Part 2 of my interview with Kathy Compton from Panda Transport
This is one of my all time favorite interviews!
Last fall I had the great fortune to meet Kathy Compton and Theirry Holoweck from Panda Transport at the Øredev 2010 conference. One of the really unique things about Panda Transport is that this two person band exists 1/2 in the US and 1/2 in France. In talking to them I realized that those of us who struggle with offshore have a lot to learn from the music world. Kathy has focuses in using vocal techniques and body language as ways of making herself a more effective performer - to me, this ties directly back to a PMs ability to utilize body language, emotional intelligence, etc. to be more effective in our jobs. This part one of the interview. Part 2 will be posted in a week or so.
Thushara Wijewardena and I have had a great response to our Agile 2010 presentation, "Why You Suck at Offshoring, Even with Agile". In an effort to respond to some of the requests we have received, we put together a video recap of our presentation along with a retrospective. The video is broken up into two segments because of the size. Please let us know what you think.
Next week I'll be co-presenting at the Agile 2010 conference in Orlando, Florida with Thushara Wijewardena. Our presentation is called "Why you suck at off shoring, even with Agile". The plan is to discuss and debate some of the issues people run into when they are doing offshore projects. Thushara, who lives in Sri Lanka, will be covering the offshore side and I'll be handling onshore. We've both got a fair bit of experience in the area, but in order to make sure we'd covered all our bases, we interviewed a number of people to get their take on it. Heading into it, I felt pretty confident, based on my experience, that the majority of the difficulties that onshore managers and teams struggle with are brought about by their own approach and an assumption that offshore must learn to adapt to the onshore way of working. My basic argument was that the onshore teams really had to find a better way to adapt how they approached working with an offshore team if they really wanted to get the most out of them. Working with teams spread across the globe, in different time zones, from different cultural and educational backgrounds is never easy, but I do believe that the responsibility for enabling the offshore team falls largely on the onshore team's shoulders.
The most interesting interview I had was with a gentleman I know who comes from India and has been in the U.S. since the 70's. He has years of experience in testing out different ways to make offshore successful. Some of the lessons he has learned seemed to be directly counter to my assertion for the talk, but he had some very solid explanations of how and why he came to those conclusions.
One of the things he said is that there are certain job functions that an onshore team should probably never send offshore. Architect and BA were among these roles. By way of explanation, he offered a story...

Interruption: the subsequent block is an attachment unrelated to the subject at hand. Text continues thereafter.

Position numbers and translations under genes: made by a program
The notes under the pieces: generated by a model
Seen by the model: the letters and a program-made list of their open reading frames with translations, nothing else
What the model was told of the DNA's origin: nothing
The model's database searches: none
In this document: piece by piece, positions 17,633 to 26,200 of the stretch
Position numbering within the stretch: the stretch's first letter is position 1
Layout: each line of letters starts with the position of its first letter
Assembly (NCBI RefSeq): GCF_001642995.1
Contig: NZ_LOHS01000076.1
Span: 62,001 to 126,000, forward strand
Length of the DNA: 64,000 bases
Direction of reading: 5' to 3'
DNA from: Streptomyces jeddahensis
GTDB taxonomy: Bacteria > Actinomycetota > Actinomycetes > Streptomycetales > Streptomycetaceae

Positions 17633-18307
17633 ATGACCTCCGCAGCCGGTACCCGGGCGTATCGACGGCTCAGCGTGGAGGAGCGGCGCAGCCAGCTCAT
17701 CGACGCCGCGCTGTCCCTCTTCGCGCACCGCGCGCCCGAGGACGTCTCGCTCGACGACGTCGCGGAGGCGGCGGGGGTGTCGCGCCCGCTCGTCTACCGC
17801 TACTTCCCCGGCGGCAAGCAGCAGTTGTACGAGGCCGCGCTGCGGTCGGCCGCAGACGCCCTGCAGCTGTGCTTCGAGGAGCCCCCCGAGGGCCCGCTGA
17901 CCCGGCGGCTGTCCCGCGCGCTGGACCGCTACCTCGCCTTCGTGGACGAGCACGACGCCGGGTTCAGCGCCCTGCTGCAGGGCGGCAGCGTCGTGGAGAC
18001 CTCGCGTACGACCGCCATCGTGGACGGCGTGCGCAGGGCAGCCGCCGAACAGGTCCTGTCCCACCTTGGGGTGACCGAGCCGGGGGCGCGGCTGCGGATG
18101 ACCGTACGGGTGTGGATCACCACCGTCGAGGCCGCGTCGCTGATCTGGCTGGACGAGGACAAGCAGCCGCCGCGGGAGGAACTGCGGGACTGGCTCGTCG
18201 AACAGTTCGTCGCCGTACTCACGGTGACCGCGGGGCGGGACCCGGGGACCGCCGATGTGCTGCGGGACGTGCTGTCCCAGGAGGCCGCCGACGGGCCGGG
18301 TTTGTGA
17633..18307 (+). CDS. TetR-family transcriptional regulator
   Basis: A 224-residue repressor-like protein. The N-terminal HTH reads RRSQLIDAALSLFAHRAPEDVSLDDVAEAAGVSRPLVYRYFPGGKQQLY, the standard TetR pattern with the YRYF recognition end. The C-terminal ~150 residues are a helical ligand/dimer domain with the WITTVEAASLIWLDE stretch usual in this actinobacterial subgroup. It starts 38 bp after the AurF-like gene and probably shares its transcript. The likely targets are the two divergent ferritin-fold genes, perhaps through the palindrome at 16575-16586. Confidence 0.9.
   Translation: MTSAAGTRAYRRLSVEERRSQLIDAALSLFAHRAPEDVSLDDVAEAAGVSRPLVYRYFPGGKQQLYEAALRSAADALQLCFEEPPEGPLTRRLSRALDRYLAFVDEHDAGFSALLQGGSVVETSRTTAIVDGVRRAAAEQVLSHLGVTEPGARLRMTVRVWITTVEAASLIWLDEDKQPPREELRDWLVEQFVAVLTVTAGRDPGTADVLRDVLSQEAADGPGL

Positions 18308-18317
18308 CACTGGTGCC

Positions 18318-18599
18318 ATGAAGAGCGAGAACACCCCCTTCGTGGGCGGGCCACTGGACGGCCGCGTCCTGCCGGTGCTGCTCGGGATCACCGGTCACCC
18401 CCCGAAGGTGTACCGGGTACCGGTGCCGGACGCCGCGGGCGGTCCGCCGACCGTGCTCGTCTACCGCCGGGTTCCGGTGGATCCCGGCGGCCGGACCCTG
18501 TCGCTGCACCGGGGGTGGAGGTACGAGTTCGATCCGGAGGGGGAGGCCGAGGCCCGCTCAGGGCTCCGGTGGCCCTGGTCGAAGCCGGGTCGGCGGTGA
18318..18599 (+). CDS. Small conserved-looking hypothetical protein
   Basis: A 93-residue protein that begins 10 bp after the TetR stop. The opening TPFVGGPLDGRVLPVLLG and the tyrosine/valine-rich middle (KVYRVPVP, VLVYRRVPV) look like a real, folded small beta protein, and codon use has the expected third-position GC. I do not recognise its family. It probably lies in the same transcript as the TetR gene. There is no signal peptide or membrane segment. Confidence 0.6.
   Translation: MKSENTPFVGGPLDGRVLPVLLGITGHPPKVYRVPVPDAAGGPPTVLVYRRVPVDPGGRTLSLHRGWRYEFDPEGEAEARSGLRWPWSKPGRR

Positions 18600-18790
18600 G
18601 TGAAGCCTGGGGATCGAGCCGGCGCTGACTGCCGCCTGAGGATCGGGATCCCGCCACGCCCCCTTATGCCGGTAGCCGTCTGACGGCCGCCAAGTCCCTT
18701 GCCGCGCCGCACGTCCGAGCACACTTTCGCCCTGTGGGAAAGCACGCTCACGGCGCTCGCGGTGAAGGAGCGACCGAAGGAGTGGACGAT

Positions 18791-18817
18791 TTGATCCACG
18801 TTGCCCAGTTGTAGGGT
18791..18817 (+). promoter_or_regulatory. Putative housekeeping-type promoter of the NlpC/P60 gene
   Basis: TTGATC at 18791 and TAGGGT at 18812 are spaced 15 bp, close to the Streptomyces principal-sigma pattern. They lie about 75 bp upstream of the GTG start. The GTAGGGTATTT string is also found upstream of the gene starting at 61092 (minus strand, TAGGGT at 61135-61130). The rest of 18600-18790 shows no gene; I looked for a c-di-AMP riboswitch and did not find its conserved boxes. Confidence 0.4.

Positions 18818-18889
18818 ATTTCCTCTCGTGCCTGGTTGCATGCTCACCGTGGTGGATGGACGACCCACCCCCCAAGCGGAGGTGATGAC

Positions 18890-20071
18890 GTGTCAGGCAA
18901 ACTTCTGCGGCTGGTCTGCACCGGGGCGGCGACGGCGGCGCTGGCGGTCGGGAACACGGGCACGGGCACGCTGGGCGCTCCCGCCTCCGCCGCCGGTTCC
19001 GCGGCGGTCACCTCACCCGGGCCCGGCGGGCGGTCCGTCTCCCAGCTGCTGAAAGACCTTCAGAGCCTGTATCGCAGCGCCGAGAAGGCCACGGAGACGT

The company he ran had been contracted to develop a POS system for use in retail stores in the U.S. He had one of his top leads head over to India to spend time with the team they had formed. The requirements had been fully defined, all the developers were trained and things seemed ready to go. During the discussion of the requirements, the lead asked the team how many of them had ever worked on a POS system before. None of them had. The second question was how many of them had ever seen a POS system before. Only one team member indicated that he had and when he was asked to describe it, he described the back of a cash register. So, while the team was comprised of experienced developers, and they had a full set of requirements, none of them had ever had experience with anything like what they were being asked to develop. Now, while this would not prevent them from actually executing the requirements, without some level of familiarity with what it would be like to interact with such a system, or what the job function of someone who had to use it was like, how likely is it that they'd be successful in their implementation? In this case, they were fortunate that their lead, although born in India, had spend several years in the U.S., knew the client, how they worked, etc. Without his knowledge of how this POS system needed to be used, the team would have been lost no matter how good they were.
What I found most interesting about this was that while I had been focusing on the idea of culture as being a significant stumbling block for onshore teams who are unable or unwilling to adjust how they work to adapt to the offshore teams, I had not considered how the implementation of technology in the day-to-day life of people in one country or another could have such a significant impact on the work. It wasn’t just a matter of the onshore and offshore teams respecting one another, or making sure they all knew how to develop in the same programming language, or that they had well defined requirements. In this case, the fact that none of the team members had ever run across a system of this kind presented a huge challenge and no amount of cultural sensitivity, or training was going to cover the gap created by the varying levels of technology implementation on a day-to-day level.
If you are planning on attending the Agile 2010 Conference in Orlando and would like to hear more of what Thushara and I have learned during our research for the presentation, please join us on Thursday, August 12 at 11 AM in room A-4.
And if you have any feedback on the above, I'd love to hear it.